I won’t use anything but my SnowDog IceBlaster 7000®


#12

From Tim the Toolman Taylor?


#13

I always used a plain-ol’ corn-straw broom (like you’d use to sweep the sidewalk in the summer) for that when I lived at a ski resort town in Colorado. The long-ish handle made it a particularly handy geometry for my truck, but I used it on my VW Rabbit too. Some neighbors with larger vehicles used nylon bristle push-brooms. I can’t say I ever noticed any damage to the finish on either of my vehicles due to brooms. If that sort of thing worries you, be sure to apply wax twice a year. The wax might get marked a little by the broom, but should buff out ok.


#14

Last winter, somehow I figured the ingenious idea to try my new bettery-powered leaf-blower to remove a fresh snow on the car, sure enough with an idea to avoid scratching the finish.
I’ve immediately received all that snow blown back to my face and returned back to corn-straw broom, similar to @George_San_Jose1 :slight_smile:


#15

Not that brand but same design for 18 years now. Wouldn’t use anything else since I discovered it. So easy to remove heavy snow quickly, especially from roof of SUV and van.


#16

Since I’m in the garage most of the time, I seldom need a snow brush, but still I like just the cheap kind with a wooden handle and a plastic scraper and brush. It’s lite to use and easy to store. Now the wife likes the fat plastic tube type that is kind of designer. Clearing ice off the RDX though last week, I found it wasn’t long enough for me to reach the whole windshield. I usually take along a little folding stool to stand on but didn’t this time. Yeah I’m not getting any taller but the cars are. I need a step ladder to clean the roof. For heavy snow when the car was outside, I’d actually just use a push broom from the garage. Never had any scratches.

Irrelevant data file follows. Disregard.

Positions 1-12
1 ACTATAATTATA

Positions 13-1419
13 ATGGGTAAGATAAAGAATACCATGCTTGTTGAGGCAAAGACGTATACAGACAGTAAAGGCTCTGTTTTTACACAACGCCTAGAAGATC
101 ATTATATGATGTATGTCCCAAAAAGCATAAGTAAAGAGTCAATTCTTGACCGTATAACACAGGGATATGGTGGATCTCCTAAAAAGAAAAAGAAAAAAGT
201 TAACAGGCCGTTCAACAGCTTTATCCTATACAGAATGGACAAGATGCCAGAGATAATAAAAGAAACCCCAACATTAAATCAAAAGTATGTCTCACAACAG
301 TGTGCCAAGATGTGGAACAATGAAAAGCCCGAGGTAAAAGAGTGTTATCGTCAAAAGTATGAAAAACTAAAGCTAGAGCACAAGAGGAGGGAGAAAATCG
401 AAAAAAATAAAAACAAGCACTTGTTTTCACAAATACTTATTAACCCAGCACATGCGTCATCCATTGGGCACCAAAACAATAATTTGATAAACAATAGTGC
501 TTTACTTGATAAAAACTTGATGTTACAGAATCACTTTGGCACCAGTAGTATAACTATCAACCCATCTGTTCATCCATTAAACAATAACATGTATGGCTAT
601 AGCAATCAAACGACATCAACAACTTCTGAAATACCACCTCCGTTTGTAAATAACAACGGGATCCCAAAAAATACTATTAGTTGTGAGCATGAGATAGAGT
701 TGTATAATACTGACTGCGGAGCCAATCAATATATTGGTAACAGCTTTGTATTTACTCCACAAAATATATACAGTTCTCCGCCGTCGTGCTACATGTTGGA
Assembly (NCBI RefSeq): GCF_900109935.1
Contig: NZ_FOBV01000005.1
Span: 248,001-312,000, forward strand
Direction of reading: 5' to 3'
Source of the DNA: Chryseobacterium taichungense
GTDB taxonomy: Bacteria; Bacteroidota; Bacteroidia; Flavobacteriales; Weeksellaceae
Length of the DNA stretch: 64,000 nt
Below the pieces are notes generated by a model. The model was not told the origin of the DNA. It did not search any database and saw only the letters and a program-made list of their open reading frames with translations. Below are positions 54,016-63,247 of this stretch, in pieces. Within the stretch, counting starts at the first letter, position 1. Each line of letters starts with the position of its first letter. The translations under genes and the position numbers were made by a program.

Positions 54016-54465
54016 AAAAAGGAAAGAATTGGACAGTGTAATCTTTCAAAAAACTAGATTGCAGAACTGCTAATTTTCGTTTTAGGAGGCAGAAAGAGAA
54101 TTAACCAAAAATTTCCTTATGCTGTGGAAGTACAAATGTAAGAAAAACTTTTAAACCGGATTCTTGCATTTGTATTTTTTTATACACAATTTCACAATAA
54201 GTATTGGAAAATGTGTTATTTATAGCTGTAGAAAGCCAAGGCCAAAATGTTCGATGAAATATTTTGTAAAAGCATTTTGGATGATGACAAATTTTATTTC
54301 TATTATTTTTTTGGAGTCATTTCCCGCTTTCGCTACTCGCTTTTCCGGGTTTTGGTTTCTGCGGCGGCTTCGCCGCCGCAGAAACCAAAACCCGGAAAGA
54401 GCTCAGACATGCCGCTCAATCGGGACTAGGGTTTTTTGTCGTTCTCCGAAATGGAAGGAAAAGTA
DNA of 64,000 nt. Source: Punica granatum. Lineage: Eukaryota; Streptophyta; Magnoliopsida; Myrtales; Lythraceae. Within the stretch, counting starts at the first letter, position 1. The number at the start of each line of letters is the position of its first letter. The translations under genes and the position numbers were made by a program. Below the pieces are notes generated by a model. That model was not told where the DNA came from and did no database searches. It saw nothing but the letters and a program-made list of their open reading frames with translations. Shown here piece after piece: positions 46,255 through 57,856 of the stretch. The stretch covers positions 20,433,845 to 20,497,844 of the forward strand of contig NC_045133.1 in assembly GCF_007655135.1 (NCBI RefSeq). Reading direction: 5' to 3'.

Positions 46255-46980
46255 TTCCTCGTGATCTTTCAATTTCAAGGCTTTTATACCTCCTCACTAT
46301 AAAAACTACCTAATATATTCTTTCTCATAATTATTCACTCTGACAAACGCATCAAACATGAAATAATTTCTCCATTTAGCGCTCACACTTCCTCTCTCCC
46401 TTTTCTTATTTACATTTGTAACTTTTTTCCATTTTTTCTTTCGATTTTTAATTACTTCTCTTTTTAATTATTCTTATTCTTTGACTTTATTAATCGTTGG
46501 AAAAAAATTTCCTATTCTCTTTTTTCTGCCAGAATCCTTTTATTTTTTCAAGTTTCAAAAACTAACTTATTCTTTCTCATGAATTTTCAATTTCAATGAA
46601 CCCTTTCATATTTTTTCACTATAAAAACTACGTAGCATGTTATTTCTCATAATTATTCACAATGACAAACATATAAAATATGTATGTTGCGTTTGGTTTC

The best little scraper I ever saw though was from a shop design project at the local Vo-Tec. It was a round disc about 6" molded plastic with a knob in the center. Worked slick but have no idea where it went 20 years ago, and they aren’t sold anywhere. Just a give-away on the tour. You’d still need a snow brush though.


#17

I have a large SnoBrum, it works as advertised, with that said it seems to be priced higher than what you’d think it would be given the materials involved.


#18

A simple garage takes care of issue. I never realized what I was missing not having a garage until my job had underground parking.

Snow brushes are occasional part of my life but not often.


#19

Which issue? We just now got back from the beach on nearby beautiful Anna Maria Island on the Gulf. I went in the ocean 3 separate times and soaked up a lot of sun. It’s 80 degrees here.

I had to laugh while I was sitting at the beach. My cell phone received a AAA Alert for a Winter Weather Advisory at Northern Home until 7:00 a.m. on 01/31/18. That’s the other issue.

I can’t go to the beach, bike ride, or play golf in my garage! Ha, ha,…
CSA
:palm_tree::sunglasses::palm_tree:


#20

Yeah but you can’t fish on the ice at 80 degrees.